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'Stay hydrated, stay cool and stay safe': Austin, Travis County officials warn of heat risks

People walk and ride bikes on a bridge
Amaya Austin
Officials remind residents to drink plenty of water, take breaks and listen to their bodies during the excessive heat gripping Austin.

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Austin has been under an excessive heat warning, putting residents — especially those most vulnerable — at risk for heat-related illnesses.

Temperatures have been at or near 100 degrees, and with no end in sight, Austin and other cities in the area have offered places like rec centers and libraries as cooling centers to give people some relief.

Austin and Travis County officials said the city is helping residents prepare by spreading awareness about signs and symptoms of heat-related illnesses and offering tips about how to stay safe while outdoors.

Robert Luckritz, chief of Austin-Travis County EMS, said paramedics have been out making sure people in the community get the help they need.

“Our community health paramedic team has been working very diligently,” he said “They are actively participating in reaching out to the most vulnerable in the community — both unhoused individuals and others they encounter every day, ensuring they have adequate water, ensuring they are aware of all the cooling centers that are available and the bus routes they can take to get there.”

Paramedics have seen a dramatic increase in calls for heat-related emergencies. Since April 1, he said, ATCEMS has recorded 166 heat-related incidents — 92 of those in June alone. Eighty-eight have occurred in the last two weeks.

Heat safety

Triple-digit temperatures are expected throughout the summer, and officials offer residents these tips to stay safe:

  • Stay hydrated: drink plenty of water.
  • Look before you lock: make sure kids and pets are not in the car before locking it.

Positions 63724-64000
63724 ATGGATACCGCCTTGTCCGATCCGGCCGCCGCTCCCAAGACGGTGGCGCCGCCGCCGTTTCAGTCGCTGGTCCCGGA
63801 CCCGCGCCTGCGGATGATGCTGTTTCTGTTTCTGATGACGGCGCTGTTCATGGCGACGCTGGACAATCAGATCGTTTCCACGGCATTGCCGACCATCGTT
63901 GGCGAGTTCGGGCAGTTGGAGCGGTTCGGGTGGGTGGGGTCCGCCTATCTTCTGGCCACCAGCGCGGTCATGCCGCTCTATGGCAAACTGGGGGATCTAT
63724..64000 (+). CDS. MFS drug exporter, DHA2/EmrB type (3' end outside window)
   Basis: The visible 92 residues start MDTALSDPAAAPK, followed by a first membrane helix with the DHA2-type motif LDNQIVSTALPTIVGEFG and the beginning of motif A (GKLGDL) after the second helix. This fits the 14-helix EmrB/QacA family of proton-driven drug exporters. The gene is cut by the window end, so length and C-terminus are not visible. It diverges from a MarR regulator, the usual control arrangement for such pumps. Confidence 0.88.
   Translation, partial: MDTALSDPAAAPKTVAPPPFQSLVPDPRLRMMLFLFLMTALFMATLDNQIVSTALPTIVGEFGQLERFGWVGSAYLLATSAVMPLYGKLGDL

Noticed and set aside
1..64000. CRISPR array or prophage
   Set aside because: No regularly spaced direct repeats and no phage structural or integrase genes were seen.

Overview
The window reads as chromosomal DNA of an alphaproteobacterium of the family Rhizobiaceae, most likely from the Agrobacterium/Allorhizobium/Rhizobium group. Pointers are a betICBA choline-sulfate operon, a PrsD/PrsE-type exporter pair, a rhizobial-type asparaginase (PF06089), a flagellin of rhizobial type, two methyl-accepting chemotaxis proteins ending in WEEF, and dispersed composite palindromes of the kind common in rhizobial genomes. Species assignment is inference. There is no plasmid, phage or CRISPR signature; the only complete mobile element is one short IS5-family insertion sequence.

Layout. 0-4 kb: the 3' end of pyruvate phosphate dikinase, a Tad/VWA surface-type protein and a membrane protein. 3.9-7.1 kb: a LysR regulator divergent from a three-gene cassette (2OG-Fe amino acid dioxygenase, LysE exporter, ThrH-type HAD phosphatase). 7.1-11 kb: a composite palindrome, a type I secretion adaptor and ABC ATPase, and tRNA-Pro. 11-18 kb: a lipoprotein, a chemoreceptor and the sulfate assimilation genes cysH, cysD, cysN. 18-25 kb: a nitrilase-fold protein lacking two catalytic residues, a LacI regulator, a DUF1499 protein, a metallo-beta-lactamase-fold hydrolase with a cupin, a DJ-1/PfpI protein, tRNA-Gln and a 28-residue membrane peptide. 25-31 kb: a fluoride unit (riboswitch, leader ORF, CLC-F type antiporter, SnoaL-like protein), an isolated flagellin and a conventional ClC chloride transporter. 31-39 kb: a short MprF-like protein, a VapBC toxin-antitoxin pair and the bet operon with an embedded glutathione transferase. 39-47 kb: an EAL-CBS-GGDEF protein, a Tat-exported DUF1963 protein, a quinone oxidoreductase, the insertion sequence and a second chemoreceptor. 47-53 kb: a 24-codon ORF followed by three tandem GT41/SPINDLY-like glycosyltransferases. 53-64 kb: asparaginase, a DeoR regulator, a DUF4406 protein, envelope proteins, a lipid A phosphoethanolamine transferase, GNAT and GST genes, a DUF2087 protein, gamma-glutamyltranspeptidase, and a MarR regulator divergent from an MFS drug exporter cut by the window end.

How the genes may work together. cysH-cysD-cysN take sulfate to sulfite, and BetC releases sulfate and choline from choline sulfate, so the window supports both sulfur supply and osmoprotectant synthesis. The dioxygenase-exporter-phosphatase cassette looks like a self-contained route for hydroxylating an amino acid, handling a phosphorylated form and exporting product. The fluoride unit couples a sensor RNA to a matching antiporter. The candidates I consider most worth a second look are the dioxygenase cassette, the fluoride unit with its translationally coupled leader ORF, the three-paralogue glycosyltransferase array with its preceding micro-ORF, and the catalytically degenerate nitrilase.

• Check in on people: elderly friends, family members and neighbors.
  • Protect yourself: wear light-colored and loose-fitting clothing, a wide-brimmed hat, apply and reapply sunscreen, and take breaks in the shade.

Ken Snipes, director of Homeland Security and Emergency Management for the city, said when the heat index reaches well above 100 degrees it poses a risk to everyone.
“We encourage Austinites to stay hydrated, stay cool, and stay safe in these conditions,” he said. “And to be aware of what to do if you come across someone who may be showing signs of a heat illness.”

Heat stroke symptoms can include confusion; loss of consciousness; and hot, red, dry or damp skin. Heat exhaustion, which can progress to a stroke, present as cool, pale, clammy skin, weakness, dizziness, heavy sweating, and nausea or vomiting.

“We all need to understand, and it’s important to understand, the signs and symptoms of heat-related illness,” Luckritz said.

Conserve energy

Austin Energy interim General Manager Stuart Reilly said crews are on standby to respond immediately to outages, but said they are not expected at this time. Residents are still being encouraged to conserve energy to lighten the load on the grid.

Homeowners and renters can help by turning up thermostats a few degrees, keeping curtains drawn and blinds closed to reduce the amount of sunlight, unplugging appliances not in use and turning off lights when not in the room.

“I want people to take this seriously,” County Judge Andy Brown said. “There are simple precautions you can take at home. And if you have to go outside, drink plenty of water, take breaks and listen to your body.”

Luz Moreno-Lozano is the Austin City Hall reporter at KUT. Got a tip? Email her at Follow her on X @LuzMorenoLozano.
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